opts->http_port = atoi(optarg);

Then on line 1342 of my version, add this line:

fprintf(stdout, "  -p : Use the given port for http instead of port 80\n");

At this point we are ready to run phreebird, cool. But not for long, the first request I send (dig @ causes phreebird to exit with the error "couldn't insert into GHT hash". This is bug 5 if you are counting. On my version it's on line 615 and on the original, it is on line 610. I went as far as looking up the function and checking its possible return values. I ran it with gdb and found that ght_insert() returned -1. The code is not documented well enough for me to fix this. I would be happy to just remove that exit, but I won't. At this point it makes sense to add a bug to the count for lack of proper documentation (bug 6). These functions are not self-documenting even if Dan thinks they are. Here's the lines of code involved:

		status = ght_insert(reqlist, store_cache, sizeof(opts->pcount), &opts->pcount);
		if(status<0) { pb_abort("couldn't insert into GHT hash\n"); }

We aren't done even though my first command killed phreebird. That's right, we have more bugs. In fact, we have the mother of all bugs, memory corruption. That's right, I'm giving you a stacktrace to a segfault crash in phreebird 1 day after it was released. The reason is because it's difficult to exploit (even though it is user triggerable and is running as root) and trivially easy to test on a piece of beta software. The second request I sent was directly from Dan's talk, (dig +short @ ds). The first one returns correctly, hooray!

jvoss@dmitry:~/src$ dig +short @ ds
38282 7 1 6F888C3922AD3F0D0FB3897ABA13272B4A39EE08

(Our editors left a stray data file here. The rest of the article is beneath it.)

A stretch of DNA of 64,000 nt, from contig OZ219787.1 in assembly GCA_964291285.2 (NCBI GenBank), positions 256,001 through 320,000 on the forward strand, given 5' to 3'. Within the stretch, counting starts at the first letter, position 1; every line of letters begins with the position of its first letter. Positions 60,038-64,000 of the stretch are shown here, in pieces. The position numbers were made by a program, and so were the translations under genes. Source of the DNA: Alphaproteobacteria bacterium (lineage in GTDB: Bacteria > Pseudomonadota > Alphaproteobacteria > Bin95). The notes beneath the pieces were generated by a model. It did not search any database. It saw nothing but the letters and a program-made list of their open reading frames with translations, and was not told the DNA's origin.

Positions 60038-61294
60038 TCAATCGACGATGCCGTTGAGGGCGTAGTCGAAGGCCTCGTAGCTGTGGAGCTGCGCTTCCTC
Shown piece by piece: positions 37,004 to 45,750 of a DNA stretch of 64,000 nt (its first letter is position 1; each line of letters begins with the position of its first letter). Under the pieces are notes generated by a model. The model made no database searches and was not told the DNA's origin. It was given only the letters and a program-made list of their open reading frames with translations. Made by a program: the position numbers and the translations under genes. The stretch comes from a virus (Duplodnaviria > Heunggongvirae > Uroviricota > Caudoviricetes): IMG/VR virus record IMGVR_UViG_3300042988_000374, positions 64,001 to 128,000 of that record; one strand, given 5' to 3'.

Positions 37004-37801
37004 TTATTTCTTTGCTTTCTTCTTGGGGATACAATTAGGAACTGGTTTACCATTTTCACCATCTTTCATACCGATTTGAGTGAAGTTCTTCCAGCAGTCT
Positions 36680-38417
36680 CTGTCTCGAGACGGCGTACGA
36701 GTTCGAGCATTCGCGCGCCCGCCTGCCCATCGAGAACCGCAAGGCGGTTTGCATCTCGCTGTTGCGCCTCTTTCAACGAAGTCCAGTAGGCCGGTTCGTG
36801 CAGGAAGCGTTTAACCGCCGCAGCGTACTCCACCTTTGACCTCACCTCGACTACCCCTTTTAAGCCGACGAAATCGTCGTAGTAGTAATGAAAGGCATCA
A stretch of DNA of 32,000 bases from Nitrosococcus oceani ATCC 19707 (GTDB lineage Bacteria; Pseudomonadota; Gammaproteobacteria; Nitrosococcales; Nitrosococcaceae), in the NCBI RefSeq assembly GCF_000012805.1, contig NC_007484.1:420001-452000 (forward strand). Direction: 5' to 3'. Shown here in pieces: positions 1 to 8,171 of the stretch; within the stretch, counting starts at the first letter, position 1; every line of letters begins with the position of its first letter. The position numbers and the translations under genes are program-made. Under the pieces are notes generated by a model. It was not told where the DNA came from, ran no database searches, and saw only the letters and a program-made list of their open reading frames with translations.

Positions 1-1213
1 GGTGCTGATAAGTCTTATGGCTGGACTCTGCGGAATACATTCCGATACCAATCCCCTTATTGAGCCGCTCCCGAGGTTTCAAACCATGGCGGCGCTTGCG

DS 7 2 3600 20101211050953 20101113050953 38282 cMxwNyFms2Glg0IBfhdCNy53WLJdYiKxa8xEYLi4tdZeswVRjFdyyYZM ahKYYiq258beZECoiGdSEc4Qp1z06AJ46Z9cBA1qMstmWhtpasg5HQAn dFjrmS+Lkj9WMpZqQxbq603K1i8OIjK9ETE11IK6SYiU9q/H3hLsF4+h 5Ew=

The second call however, crashes phreebird (bug 7). Here is the stacktrace:

#0  0x00007fc8ec9e281d in ?? () from /lib/
(gdb) info threads
* 1 process 16467  0x00007fc8ec9e281d in ?? () from /lib/
(gdb) bt
#0  0x00007fc8ec9e281d in ?? () from /lib/
#1  0x00007fc8ec9e4fbe in malloc () from /lib/
#2  0x00007fc8ed285bbc in ldns_native2rdf_int16 () from /usr/lib/
#3  0x00007fc8ed29d1ed in ldns_key2rr () from /usr/lib/
#4  0x00007fc8ed6dd7b2 in stub_handle_request (opts=0x7fc8ed8e3010, buf=0x7fffa09f7020 ".w\001", len=28, 
    store_cache=0x7fc8ed8e41b0) at phreebird.c:537
#5  0x00007fc8ed6ddf11 in stub_handler_UDP (fd=<value optimized out>, event=<value optimized out>, 
    arg=0x7fc8ed8e3010) at phreebird.c:415
#6  0x00007fc8eccd0c57 in event_base_loop () from /usr/lib/
#7  0x00007fc8ed6dd294 in execute_event_listener (opts=0x7fc8ed8e3010) at phreebird.c:388
#8  0x00007fc8ed6de29f in main (argc=3, argv=0x7fffa09f7ba8) at phreebird.c:207
[New process 16467]
#0  0x00007fc8ec9e281d in ?? () from /lib/